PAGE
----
# Thread: Range of a projectile

1. ## Range of a projectile

Hey guys, I tried to post this on Physicshelpforum, but LaTex is dead.

Should be a simple solution....but....it's eluding me.

A batter hits a ball with an initial velocity of $v_0$ of $100 \text{ f/s }$ at an angle $\theta$ to the horizontal.

An outfielder catches the ball $200 \text{ feet }$ from home plate.

Find $\theta$ if the range of a projectile is given by the formula:

$R=\frac{1}{32}v_0^2 \sin 2 \theta$

Here's what I've done so far.

$200=\frac{1}{32}(100)^2 \sin 2 \theta$

$6400=10000 \sin 2 \theta$

$\frac{16}{25}=\sin 2\theta$

$\frac{16}{25}=2\sin \theta \cos \theta$

$\frac{8}{25}=\sin \theta \cos \theta$

Now, I can't seem to boil this thing down to just one trig function. I know the answer. $\theta \approx 20^{\circ}$. I just need to know how to get to it.

Any ideas?

2. Originally Posted by masters
Hey guys, I tried to post this on Physicshelpforum, but LaTex is dead.
Blasphemy!

Originally Posted by masters
Should be a simple solution....but....it's eluding me.

A batter hits a ball with an initial velocity of $v_0$ of $100 \text{ f/s }$ at an angle $\theta$ to the horizontal.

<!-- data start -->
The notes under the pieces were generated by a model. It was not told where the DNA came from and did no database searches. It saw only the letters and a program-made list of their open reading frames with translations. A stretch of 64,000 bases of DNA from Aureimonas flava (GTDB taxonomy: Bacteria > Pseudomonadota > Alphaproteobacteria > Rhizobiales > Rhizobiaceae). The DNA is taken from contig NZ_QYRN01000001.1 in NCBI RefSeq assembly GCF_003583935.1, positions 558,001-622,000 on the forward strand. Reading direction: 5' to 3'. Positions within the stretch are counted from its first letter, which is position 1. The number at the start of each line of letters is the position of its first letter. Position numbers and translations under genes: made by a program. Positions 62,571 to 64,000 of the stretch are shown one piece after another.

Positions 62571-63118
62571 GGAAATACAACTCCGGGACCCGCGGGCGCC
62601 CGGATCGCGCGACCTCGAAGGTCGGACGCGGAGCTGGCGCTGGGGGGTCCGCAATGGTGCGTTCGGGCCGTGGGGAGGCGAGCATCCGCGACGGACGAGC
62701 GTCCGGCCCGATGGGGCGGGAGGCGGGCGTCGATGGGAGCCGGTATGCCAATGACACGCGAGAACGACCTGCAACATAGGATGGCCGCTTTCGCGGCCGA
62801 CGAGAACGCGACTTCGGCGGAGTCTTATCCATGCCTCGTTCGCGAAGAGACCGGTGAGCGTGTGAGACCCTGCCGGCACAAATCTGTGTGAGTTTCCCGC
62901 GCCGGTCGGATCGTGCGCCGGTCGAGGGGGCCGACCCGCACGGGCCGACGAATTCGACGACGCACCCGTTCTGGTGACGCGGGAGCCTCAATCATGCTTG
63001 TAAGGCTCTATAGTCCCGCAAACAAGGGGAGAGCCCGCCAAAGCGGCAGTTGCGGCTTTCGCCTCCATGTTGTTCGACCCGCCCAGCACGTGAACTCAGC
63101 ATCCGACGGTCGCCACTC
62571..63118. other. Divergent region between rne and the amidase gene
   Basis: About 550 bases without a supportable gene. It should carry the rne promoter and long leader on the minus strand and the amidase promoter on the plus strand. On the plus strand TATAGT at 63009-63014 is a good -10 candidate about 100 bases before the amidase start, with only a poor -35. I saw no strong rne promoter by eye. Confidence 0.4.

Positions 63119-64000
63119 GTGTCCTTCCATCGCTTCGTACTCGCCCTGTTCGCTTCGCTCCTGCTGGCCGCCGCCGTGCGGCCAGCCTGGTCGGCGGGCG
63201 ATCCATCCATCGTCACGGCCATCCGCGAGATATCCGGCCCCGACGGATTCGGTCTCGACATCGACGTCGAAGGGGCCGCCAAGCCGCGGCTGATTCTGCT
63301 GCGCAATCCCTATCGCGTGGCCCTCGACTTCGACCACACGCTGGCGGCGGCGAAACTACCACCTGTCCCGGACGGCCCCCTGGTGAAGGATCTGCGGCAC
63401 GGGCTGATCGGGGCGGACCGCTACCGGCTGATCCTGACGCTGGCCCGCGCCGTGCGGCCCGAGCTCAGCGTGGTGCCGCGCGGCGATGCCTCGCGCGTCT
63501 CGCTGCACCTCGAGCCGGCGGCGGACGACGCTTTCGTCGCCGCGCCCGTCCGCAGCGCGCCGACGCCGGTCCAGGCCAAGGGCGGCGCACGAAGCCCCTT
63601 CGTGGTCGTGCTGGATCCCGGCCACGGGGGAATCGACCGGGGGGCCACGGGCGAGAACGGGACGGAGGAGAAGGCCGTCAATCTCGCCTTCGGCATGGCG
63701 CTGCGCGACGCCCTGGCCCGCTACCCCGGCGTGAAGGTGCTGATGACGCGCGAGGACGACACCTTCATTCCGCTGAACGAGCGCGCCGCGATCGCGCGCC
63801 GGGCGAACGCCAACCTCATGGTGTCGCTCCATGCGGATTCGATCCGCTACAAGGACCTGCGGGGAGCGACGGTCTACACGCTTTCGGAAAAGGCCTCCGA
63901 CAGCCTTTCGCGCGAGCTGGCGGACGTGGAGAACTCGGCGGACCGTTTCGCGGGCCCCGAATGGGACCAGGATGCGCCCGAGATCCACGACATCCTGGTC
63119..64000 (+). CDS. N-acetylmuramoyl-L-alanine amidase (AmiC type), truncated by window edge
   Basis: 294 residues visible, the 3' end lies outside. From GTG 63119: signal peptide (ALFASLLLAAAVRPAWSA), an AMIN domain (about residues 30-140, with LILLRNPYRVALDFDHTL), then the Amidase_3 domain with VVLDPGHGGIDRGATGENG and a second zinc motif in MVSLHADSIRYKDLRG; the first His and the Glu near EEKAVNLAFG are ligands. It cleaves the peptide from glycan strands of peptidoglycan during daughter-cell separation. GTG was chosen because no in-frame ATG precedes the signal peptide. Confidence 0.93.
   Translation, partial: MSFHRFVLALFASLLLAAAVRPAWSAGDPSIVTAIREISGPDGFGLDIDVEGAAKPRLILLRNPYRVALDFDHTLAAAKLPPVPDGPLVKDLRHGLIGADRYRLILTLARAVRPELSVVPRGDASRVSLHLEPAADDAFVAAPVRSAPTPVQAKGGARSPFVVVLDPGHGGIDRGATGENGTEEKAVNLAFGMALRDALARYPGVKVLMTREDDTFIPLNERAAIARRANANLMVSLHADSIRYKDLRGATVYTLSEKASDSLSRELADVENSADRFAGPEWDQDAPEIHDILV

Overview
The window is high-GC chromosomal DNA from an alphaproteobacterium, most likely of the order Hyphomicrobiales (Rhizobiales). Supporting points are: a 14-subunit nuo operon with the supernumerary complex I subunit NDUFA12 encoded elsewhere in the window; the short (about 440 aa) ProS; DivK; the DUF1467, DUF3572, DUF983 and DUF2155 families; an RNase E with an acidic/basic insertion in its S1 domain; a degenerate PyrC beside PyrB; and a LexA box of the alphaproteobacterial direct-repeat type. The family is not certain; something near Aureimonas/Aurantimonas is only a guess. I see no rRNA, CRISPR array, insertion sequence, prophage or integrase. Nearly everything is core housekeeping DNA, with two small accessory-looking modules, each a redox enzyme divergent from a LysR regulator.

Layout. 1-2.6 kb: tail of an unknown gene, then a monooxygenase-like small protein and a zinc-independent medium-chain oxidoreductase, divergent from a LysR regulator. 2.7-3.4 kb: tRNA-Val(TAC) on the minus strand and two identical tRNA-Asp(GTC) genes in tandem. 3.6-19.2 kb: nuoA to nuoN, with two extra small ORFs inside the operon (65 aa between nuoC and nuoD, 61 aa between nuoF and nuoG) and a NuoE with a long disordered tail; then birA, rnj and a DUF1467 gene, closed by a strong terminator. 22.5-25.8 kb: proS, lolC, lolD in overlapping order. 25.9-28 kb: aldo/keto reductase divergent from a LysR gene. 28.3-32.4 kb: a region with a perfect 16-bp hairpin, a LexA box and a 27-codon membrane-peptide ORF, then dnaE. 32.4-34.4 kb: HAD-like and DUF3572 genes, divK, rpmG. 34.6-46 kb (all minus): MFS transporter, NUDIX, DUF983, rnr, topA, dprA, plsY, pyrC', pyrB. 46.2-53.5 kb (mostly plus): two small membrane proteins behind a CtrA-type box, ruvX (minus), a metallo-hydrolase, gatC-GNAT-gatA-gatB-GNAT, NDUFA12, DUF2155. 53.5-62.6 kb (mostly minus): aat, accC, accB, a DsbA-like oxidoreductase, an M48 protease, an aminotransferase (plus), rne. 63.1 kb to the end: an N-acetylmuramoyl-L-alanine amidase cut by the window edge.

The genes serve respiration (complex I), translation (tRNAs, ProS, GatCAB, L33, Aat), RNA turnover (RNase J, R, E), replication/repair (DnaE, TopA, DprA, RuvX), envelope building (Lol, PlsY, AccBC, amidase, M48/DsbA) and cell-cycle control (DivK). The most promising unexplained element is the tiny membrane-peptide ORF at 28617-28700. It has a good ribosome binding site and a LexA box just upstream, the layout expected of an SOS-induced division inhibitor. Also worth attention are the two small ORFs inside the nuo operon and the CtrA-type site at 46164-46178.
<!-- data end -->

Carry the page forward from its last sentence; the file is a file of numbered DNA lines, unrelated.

An outfielder catches the ball $200 \text{ feet }$ from home plate.

Find $\theta$ if the range of a projectile is given by the formula:

$R=\frac{1}{32}v_0^2 \sin 2 \theta$

Here's what I've done so far.

$200=\frac{1}{32}(100)^2 \sin 2 \theta$

$6400=10000 \sin 2 \theta$

$\frac{16}{25}=\sin 2\theta$
Let's start from here. Take the inverse sine of both sides:
$\displaystyle sin^{-1} \left ( \frac{16}{25} \right )$

$\displaystyle \theta = \frac{1}{2} sin^{-1} \left ( \frac{16}{25} \right ) = 2 \theta$

Taking the inverse sine of 16/25 only gives you a reference angle. So
$\displaystyle \frac{1}{2}(180 - (\text{reference angle})) \approx 70^o$

is also a solution.

-Dan

3. Well, Dan. It makes perfect sense to me now.

I was too eager to convert that $\sin 2\theta$, thus muddying the waters a bit. Thanks for enlightening me.